A side show to the middle east international news attention this week that was focused on Saddam Hussein was provided at the meeting of the Palestinian Legislative Council at the private office compound of Yassir Arafat in Ramallah, a gathering that was acclaimed by the world’s press as an exercise that exemplified Palestinian democracy.
So far, so good, unless you want to know the details of what really transpired this week in Ramallah.
Yet over the past two weeks, the Palestinian Authority security services have rounded up more than 200 dissidents, accusing them of cooperation with Israeli authorities.
In the words of Khaled Abu Tumah, writing in the Jerusalem Post on August 24, 2002, reported that all 200 jailed dissidents could expect to be executed very shortly. Many of them have complained of torture and may face execution. Among the suspects are former Fatah and Hamas members who have been leveling accusations against alleged widespread corruption in the Palestinian Authority.
Two of the suspects,are expected to go on trial before a “state security court” in Gaza next month. One of them is Haidar Ghanem, 39, a resident of the United Nations Relief and Works Agency Rafah refugee camp, who worked as a field researcher for a human rights organization.
A second dissident, Akram Zatmeh, 23, was arrested and accused of assisting Israel in the assassination of top Hamas terrorist Salah Shehadeh, on Gaza July 22.
Ghanem and Zatmeh will face the death penalty.
As the PLC convened,two other Palestinian dissidents in custody were summarily executed, and former Russian Jewish Prisoner of Zion Ida Nudel held a meeting with Papal ambassador to Israel, the Papal Annuncio, Msgr. Pietro Sambi to intervene on behalf of the dissidents against the Palestinian Authority.
As Nudel said to the Vatican ambassador, “we who were dissidents in a totalitarian regime know that only when the moral voices of the world make their voices heard will the lives of the dissidents be spared”.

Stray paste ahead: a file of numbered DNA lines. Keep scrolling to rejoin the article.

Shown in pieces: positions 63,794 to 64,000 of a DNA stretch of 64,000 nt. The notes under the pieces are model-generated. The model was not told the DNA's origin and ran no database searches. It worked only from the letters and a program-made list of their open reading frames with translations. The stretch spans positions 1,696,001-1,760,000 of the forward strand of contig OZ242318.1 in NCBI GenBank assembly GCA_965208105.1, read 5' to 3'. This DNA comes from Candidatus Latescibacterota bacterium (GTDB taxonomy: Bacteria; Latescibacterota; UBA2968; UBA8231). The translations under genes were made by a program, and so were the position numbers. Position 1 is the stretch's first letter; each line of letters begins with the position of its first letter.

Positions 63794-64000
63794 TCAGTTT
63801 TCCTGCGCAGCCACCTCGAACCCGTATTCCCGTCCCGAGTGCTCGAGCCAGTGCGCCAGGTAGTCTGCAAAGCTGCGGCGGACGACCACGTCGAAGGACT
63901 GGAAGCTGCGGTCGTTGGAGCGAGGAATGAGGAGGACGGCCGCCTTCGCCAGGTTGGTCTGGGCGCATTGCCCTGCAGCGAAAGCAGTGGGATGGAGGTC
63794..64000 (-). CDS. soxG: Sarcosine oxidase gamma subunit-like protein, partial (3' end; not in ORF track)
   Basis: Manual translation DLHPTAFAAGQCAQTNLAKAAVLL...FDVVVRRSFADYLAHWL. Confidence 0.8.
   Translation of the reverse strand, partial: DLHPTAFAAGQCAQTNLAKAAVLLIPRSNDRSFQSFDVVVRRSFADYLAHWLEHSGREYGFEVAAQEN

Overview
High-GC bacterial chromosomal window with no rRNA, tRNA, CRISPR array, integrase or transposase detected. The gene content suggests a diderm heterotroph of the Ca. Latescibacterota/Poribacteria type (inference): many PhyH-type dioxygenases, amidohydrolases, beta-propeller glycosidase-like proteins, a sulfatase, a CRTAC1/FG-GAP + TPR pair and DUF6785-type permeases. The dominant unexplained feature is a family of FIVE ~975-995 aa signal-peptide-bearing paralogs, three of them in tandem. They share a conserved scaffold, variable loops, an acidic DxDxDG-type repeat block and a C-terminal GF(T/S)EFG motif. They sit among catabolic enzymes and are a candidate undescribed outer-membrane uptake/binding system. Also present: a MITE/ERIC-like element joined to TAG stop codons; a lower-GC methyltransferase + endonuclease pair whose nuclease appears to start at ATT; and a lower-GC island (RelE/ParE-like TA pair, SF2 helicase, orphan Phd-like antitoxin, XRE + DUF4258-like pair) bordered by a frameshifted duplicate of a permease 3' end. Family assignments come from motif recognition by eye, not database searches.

However, Akram Zatmeh’s lawyer’s appeal to international human rights organizations to intervene on behalf of her condemned client fell on deaf ears.
Organizations such as Human Rights Watch, Amnesty International and the Association of Civil Rights in Israel have expressed no interest in the fate of 200 Palestinian dissidents. When I asked a high level delegation of European Union diplomats who visited the Palestinian Authority this week if they would intervene on behalf of 200 dissidents condemned to die by the PA, EU commissioner Anna Diammatopoulou would only answer with the platitude that “we know that there is a problem of human rights in the Palestinian Authority”.
It would seem that the spin masters of the Palestinian Authority have hypnotized the world’s media, diplomatic community and international human rights organizations into believing that 200 dissidents who were condemned to die are no more than “collaborators”, a term that connotes those European nationals who worked with the Nazis during World War II and who of course deserve to die.
As the PLC sessions continued in Ramallah, 200 PA dissidents sat in death row of the Palestinian Authority, and nobody seemed to care.